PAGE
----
When you open the 950, unscrew the side nuts, and lift the preheat assembly off. It is a little sticky because there is paper around the glass, and there are two plastic inserts that must be removed before lighting.

    Fill the tank with two cups of fresh diesel. And take one of the rubber washers from the spare parts bag and put it in the fuel cap. I frustrated myself with that little detail a bit at first.

    To install the mantle, watch my video here, because I show you how I puff it out after tying it. The ultimate shape of your mantle is a shrunken version of the starting shape, so if you don’t want folds that create dark spots, make sure it is fully puffed out. Be careful tying the mantle on. The strings are super frail and break easy. Double knot it or the mantle will fall off.

    Make sure you puff out the mantle before you light it becuse the ultimate shape of the ash will resemble the mantle before it is lit.

    Gentle drop the mantle inside the preheater tube. Diesel/kerosene must be heater before it is lit (unless it is super atomized as you’ll see with the cannon), so that is why that pre-heater tube is there. Put the arrow on the adjustment knob in the straight up position, and make sure the preheater cannon door is closed.

    Make sure the locking screw on the filler cap is also tight, and pump the lantern until it reaches the red line on the dial.

    Now, if you just let some fuel in and try to light the mantle, as you would with a white gas Coleman, it will not light reliably, and it’ll smoke like a chimney until it does, blackening your globe and filling the top with soot.

    In the bottom of the lantern you will see a pre-heater cup made of brass. It is for alcohol, should you want to preheat with that. The Wenzel relies on this method in fact.

    Kerosene and diesel do not burn at normal outdoor temperatures without a wick of some kind. They have to get up to above 145F or so. The mantle is of course a wick, so it technically does not need a special preheating system. You could just let some fuel in, light the mantle, and let it heat the preheater fuel tube. But by then your lantern globe would be black. That is why you see the little brass cup in the bottom of the lantern. it is for alcohol, which is what these lantern traditionally use as a starter fuel, because it does not smoke. This 950 model dispenses with the need for alcohol by providing a direct flame atomizer on the side. It preheats the tube in a matter of seconds, allowing you to light the lantern easily, with no alcohol and no smoke.

    The 950 doesn’t have to be lit this way. As you’ll see in the video, it has a preheater device that atomizes the pressurized fuel so that it can be lit for preheating. It is literally a flame cannon, which is why we of course use a mantle when we want to just get a nice light from a lantern. The cannon lights easily, and only needs to burn for a little bit before you can open up the main fuel line to bring fuel into the mantle. You do this by turning the red dial sideways.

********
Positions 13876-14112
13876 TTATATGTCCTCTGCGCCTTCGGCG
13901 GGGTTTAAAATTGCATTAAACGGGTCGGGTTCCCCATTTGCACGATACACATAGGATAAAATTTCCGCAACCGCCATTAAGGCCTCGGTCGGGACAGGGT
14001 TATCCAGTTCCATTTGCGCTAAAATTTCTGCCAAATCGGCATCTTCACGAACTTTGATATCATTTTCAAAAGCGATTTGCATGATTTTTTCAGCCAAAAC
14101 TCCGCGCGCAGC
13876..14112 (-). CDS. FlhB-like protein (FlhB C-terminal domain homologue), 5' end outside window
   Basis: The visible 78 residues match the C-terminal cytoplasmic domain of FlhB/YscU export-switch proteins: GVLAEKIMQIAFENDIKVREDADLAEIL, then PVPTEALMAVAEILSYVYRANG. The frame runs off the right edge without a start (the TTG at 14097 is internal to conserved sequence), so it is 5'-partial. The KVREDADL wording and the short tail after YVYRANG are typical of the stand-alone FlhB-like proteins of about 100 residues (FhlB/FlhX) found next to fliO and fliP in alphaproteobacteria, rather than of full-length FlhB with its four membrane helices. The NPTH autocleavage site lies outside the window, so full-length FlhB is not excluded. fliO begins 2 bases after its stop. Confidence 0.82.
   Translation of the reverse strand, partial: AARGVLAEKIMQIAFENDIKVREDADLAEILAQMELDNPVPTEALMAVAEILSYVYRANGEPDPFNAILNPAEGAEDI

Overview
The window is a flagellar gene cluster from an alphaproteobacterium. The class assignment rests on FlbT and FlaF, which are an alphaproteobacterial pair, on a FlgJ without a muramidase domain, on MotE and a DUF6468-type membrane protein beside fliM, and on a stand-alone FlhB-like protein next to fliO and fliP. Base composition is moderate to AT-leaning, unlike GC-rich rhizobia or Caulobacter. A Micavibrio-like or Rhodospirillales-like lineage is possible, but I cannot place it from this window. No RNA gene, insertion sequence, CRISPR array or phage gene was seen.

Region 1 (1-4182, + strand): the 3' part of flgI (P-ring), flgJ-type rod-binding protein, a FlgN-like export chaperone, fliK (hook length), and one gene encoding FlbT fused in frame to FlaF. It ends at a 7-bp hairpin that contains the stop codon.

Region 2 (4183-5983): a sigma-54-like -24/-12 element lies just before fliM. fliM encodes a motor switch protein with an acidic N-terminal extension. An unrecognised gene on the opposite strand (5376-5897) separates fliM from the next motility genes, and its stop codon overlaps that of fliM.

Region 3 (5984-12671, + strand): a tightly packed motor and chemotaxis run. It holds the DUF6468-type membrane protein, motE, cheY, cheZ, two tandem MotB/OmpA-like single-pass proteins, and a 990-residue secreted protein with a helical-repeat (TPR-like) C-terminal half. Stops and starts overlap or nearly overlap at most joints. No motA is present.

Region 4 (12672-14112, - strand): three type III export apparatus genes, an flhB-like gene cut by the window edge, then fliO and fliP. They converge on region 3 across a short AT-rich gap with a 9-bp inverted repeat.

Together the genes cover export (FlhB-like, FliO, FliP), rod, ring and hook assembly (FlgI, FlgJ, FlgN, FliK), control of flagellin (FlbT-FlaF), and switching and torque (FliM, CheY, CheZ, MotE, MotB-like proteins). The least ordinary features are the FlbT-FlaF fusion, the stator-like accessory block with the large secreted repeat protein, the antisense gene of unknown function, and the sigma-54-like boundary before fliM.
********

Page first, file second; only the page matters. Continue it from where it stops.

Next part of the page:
At first you will see yellow flame around the mantle, but it really doesn’t smoke much. The mantle will gradually get more and more white, and when there is no more yellow flame, then you can adjust the lantern as you wish. You may need to re-pressurize a bit after using the cannon.

    As you turn the fuel on it will create a yellow fire around the mantle until it is all ash.

    The mantle turns to ash, and will last a long time as long as you don’t give the lantern a good knock, or knock it over. As time goes on the mantle will get more and and more susceptible to breakage, and then it will just start to break and you will see flames coming out of the holes. It is then time for a new mantle. You get lots of hours out of one if the lantern is stationary.

    The other wear part on the lantern is the ceramic atomizer on which you tie the mantle. But I don’t know how long it takes them to fail. Star & Bullock sell both the mantles and the ceramic. The lantern comes with an extra brass pinhole atomizer, a leather for the pump, and a gasket for the fuel cap, as well as a couple types of nipple pick. Full english directions (written by someone Chinese so just eh) also come with the lamp.

    You may want to pick up an extra ceramic atomizer. It is the other wear part not included besides mantles. The lantern comes with an extra pump leather, fuel cap gasket, and pinhole atomizer.

    I arranged for Star & Bullock Hardware to bring these lanterns into the country, so if you like to stay away from grifters in the prepping space, you can go try to find one elsewhere. Good luck. There should be enough to get through the initial wave of orders from this article and video, and if more can be had it will take some time, and will most likely be more expensive due to production and shipping costs skyrocketing. So if you want one, it might be prudent to get it now at this price.

    Diesel/Kerosene Sea Anchor Pressure Lantern – At Starr & Bullock Hardware

    Paul Helinski